This week’s title is inspired as part of a quote from a friend of mine. We were discussing how both political parties in America very much like to focus on certain population demographics during the election season, and why we believe this is damaging to our constitutional republic as a whole. What she said struck me as unabashedly true: “Democracy is not a tetris game. People should be treated as people, not as voting blocs which can be used for political gain.” I decided to take a note from her idea, and begin a mini-event on my blog. Both this week’s post and next’s week’s will focus on women’s issues, while simultaneously making sure to treat the topics as subjects that affect all of us rather than just some. This is especially true since women make up more than half of all American people today. This may even spill over into a third week, if you all demand it.
Moving on, this week I approach a subject which lights fires in everyone’s eyes the moment I say it, regardless of political affiliation: abortion. It’s a contentious issue ever since the 1972 Supreme Court case Roe v. Wade essentially made abortions legal up until around 28 weeks into the pregnancy. Since then, some states have chosen to embrace such a ruling and live with the limits, while others have rejected it and tried to limit such abilities on the part of women to get abortions. This is mostly based upon how each of us defines a normal, human life. It also depends upon what time we consider such a life to have started in earnest. The trouble is, there is no absolute and definitive scientific legal standard applied to the federal level which could shut out all the lesser opinions. As such, the debate still rages on today. Roe may have set the limit at 28 weeks, but the Court’s ruling also admitted that such a limit could extend backwards to even 24 weeks, or rather whenever a life was “viable”, meaning the child could survive absent of the mother, albeit with machines attached. All of these standards are still questioned, even by me, although not likely in the same direction as many of my readers.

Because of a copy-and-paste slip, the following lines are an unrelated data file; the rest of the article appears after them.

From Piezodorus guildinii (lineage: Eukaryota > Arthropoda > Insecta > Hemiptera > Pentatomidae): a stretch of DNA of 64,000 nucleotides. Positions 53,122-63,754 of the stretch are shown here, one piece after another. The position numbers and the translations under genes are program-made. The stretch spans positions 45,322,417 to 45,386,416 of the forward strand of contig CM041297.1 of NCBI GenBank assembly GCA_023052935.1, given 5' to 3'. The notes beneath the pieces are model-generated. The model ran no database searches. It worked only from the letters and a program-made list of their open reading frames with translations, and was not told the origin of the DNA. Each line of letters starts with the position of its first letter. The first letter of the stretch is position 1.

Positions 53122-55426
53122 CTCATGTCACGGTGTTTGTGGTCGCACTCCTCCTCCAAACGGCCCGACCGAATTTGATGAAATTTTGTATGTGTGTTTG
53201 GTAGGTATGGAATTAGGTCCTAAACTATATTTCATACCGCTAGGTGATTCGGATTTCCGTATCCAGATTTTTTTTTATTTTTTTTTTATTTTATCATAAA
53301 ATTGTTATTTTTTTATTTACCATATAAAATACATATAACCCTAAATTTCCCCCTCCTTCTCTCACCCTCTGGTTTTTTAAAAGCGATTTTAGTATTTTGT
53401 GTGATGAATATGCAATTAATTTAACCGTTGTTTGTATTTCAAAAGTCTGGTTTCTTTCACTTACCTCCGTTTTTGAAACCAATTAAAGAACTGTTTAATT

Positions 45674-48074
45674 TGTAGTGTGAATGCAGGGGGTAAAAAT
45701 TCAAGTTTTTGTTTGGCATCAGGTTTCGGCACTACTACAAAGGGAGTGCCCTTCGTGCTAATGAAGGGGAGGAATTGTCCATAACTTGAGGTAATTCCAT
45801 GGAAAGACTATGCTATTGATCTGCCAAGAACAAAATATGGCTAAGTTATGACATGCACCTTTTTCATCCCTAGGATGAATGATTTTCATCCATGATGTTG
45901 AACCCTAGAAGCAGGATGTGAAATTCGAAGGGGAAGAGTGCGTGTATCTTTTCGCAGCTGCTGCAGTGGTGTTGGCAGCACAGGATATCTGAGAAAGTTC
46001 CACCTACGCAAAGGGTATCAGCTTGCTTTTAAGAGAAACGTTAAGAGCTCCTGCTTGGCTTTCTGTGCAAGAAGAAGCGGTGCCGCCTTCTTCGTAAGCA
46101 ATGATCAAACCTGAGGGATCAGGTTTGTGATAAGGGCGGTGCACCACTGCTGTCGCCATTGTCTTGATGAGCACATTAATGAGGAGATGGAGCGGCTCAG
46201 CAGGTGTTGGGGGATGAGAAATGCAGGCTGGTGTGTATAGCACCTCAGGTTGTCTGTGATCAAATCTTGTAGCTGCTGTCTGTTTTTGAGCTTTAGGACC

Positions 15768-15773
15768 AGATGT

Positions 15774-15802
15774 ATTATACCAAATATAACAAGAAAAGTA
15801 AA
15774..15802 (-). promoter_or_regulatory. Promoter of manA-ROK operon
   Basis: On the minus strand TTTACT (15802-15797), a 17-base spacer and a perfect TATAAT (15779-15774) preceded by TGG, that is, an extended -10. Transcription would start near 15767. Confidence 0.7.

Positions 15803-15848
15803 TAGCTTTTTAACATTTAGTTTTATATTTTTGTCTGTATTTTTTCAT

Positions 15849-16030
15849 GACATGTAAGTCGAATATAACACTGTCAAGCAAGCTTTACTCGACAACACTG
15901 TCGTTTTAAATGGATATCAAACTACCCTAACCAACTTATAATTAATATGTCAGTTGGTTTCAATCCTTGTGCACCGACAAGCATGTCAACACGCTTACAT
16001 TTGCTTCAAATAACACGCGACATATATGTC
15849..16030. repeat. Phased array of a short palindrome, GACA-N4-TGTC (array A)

I’ll take a look first at the scientific side of this debate. Because a “viable” life is a fairly broad term under the ruling, especially due to increases in technology and knowledge that we have gained since then, we must learn to define at what time we should consider that life to have started. A normal human life is termed as being a person that can live independently and can perform all normal human bodily processes. I would like to qualify this definition is a generalized scientific one, and not a legal definition, as no such definition exists within the context of federal law. However, it is the only legitimate definition we can use for now that is not tinged with political opinion. The first point of the definition specifies that a normal human must be able to live independent of another being, and that its bodily processes must be accounted for solely by its own systems. The second point specifies that all capabilities of human function must be accounted for, including things such as thought, instinct, sensory responses, digestion, etc. If you can’t tell by now, this definition which I use points towards normal human life beginning at birth. At that point, the human becomes independent of its food source (the mother) and begins to live its own life. It is also capable of all normal human functions (although complex thoughts are mostly restricted until later, of course). By this definition, that fetus is not truly alive until it is born, and therefore an abortion should be legal at all points of the pregnancy. Couldn’t this possibly lead to abortions the day before children are born? It certainly could, although I would think that any woman pregnant for that long would’ve likely already chosen to keep the child. Do I agree with this definition? For the most part, the answer is yes. A fetus certainly cannot think at all, and does not experience extinct or nerve responses in quite the same ways as we do. The fetus’s food and blood interchange with the mother, and normal humans do neither of these things (I would hope). Would I allow an abortion a day before the birth? Yes, as it is not my personal decision to make, although I would certainly question such a woman as to whether she is acting rashly in the face of sudden life changes. However, I still would not stop her from making that choice.